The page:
Momofuku Week is a new series I made up yesterday after realizing an epic post I was writing about cooking from the Momofuku book was going to be too long. I decided to break up the posts over the next week since I’ve made enough dishes from the book to cover about a week’s worth of posts already.
Momofuku’s pork belly is really easy to make, which is good because it’s used in a lot of other recipes in the book, including the famous pork buns, ramen, and sam gyup sal ssam. This was the only the second time I’ve ever made pork belly, and it’s safe to say that it was rousing success. (My first attempt at cooking pork belly was a sous vide version that was good, but I didn’t know what the hell I was doing at the time either.) I also have a piece of pork skin in the freezer waiting to become chicharrones. If I’m lucky, that might be the end of this week. :)
A skinless three-pound slab of pork belly sits in a simple 1:1 salt/sugar cure for between 6 to 24 hours. After discarding any excess liquid, put it roasting or baking dish and roast it fat side up in a 450F oven for an hour, basting it with rendered fat halfway through. Then reduce the oven temperature to 250F and cook it for another hour or so until the pork belly is tender and has—as the book says—”a down pillow-like yield to a firm finger poke.”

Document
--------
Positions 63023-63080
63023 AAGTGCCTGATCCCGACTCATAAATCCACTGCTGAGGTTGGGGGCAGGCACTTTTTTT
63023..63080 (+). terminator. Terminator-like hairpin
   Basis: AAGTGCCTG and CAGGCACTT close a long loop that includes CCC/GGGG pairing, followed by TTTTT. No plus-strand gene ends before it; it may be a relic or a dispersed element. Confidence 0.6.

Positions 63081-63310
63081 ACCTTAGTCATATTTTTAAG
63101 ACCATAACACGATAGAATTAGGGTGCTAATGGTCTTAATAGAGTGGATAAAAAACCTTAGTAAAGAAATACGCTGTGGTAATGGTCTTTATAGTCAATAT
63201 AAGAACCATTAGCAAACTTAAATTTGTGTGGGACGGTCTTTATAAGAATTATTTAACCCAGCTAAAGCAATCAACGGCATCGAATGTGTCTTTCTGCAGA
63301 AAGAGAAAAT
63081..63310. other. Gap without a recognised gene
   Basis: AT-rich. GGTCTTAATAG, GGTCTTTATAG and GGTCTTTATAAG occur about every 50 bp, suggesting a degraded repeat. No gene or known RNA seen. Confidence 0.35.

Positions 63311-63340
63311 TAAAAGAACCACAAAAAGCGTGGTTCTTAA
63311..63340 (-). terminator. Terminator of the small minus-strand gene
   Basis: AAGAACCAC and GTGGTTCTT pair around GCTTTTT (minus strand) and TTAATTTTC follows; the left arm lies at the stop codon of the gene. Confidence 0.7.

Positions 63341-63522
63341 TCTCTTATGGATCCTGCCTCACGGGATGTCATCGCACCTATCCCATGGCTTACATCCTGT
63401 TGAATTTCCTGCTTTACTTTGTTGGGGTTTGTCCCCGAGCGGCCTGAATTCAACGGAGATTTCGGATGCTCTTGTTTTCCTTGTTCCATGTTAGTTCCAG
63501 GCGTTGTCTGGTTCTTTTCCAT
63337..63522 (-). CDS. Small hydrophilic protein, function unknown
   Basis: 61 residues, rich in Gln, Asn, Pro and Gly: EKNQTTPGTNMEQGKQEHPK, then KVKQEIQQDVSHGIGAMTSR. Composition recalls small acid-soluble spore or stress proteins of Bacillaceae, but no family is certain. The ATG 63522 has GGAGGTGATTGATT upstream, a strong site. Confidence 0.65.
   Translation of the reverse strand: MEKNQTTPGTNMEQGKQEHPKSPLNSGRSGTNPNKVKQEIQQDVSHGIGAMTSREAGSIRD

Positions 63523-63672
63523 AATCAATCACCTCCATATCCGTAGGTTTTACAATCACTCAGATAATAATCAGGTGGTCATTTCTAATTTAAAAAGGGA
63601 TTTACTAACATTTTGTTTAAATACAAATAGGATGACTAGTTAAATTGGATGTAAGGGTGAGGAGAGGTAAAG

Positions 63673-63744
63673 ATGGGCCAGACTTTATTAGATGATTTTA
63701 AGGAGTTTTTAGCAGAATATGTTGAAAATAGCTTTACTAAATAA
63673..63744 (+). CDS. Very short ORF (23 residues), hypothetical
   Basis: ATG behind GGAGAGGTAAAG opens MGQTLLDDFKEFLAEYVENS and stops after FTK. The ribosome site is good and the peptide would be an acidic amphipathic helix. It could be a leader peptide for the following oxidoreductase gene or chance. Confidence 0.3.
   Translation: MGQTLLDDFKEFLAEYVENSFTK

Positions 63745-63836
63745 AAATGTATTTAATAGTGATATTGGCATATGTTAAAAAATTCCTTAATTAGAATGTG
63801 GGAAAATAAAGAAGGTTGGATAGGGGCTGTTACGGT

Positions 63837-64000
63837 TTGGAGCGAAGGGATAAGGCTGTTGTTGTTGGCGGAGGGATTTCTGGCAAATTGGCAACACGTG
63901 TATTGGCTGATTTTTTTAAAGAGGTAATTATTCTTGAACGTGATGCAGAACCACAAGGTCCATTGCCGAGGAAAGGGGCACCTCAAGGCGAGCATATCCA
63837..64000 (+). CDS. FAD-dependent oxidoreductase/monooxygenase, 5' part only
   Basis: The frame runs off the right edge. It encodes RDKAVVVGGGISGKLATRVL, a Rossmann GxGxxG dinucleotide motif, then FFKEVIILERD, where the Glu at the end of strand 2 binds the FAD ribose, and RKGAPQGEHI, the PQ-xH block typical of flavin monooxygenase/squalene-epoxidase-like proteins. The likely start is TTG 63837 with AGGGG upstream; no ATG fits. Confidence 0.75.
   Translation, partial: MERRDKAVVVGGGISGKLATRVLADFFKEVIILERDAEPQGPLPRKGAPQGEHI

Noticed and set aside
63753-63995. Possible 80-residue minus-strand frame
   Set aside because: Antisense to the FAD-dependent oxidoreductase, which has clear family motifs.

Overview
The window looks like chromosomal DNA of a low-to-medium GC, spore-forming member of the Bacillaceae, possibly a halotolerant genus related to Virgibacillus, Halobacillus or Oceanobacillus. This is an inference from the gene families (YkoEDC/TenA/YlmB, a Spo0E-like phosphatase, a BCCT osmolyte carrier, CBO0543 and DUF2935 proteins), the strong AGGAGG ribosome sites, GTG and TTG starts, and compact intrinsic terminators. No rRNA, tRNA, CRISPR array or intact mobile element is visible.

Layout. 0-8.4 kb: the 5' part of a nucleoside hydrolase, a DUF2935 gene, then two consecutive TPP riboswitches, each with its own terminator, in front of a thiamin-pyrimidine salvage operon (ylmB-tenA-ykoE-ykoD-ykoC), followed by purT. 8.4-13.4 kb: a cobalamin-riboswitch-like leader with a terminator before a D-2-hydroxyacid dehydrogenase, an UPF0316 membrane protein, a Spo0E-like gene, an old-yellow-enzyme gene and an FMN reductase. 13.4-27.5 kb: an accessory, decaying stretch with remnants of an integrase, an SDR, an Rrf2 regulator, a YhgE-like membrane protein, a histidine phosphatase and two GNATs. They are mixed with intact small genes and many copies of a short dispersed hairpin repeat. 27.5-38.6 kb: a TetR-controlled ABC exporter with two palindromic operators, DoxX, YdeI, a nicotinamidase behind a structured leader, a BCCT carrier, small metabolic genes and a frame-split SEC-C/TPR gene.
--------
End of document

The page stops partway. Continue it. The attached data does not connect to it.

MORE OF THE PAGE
After cooking, save the rendered fat and cool the belly till you can handle it. Wrap it in plastic or foil and refrigerate until needed—the belly is easier to cut into uniform pieces when it’s cold. When you’re ready to use the pork belly, cut 1/2-inch slices from the short end of the belly (against the grain) and warm it up. I like to use a cast iron skillet over medium heat to lightly char each piece of pork belly on both sides.
Download a PDF excerpt of this recipe (via Time Out New York):
Tomorrow: Momofuku Pork Belly Buns.
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- Froot Loops Cereal Milk Philippine Ice Candy
- Tocino and Blue Potato Hash
- A Pie for Mikey…and Moses
- Thanksgiving Turkey with Kikkoman & the Sous Vide Supreme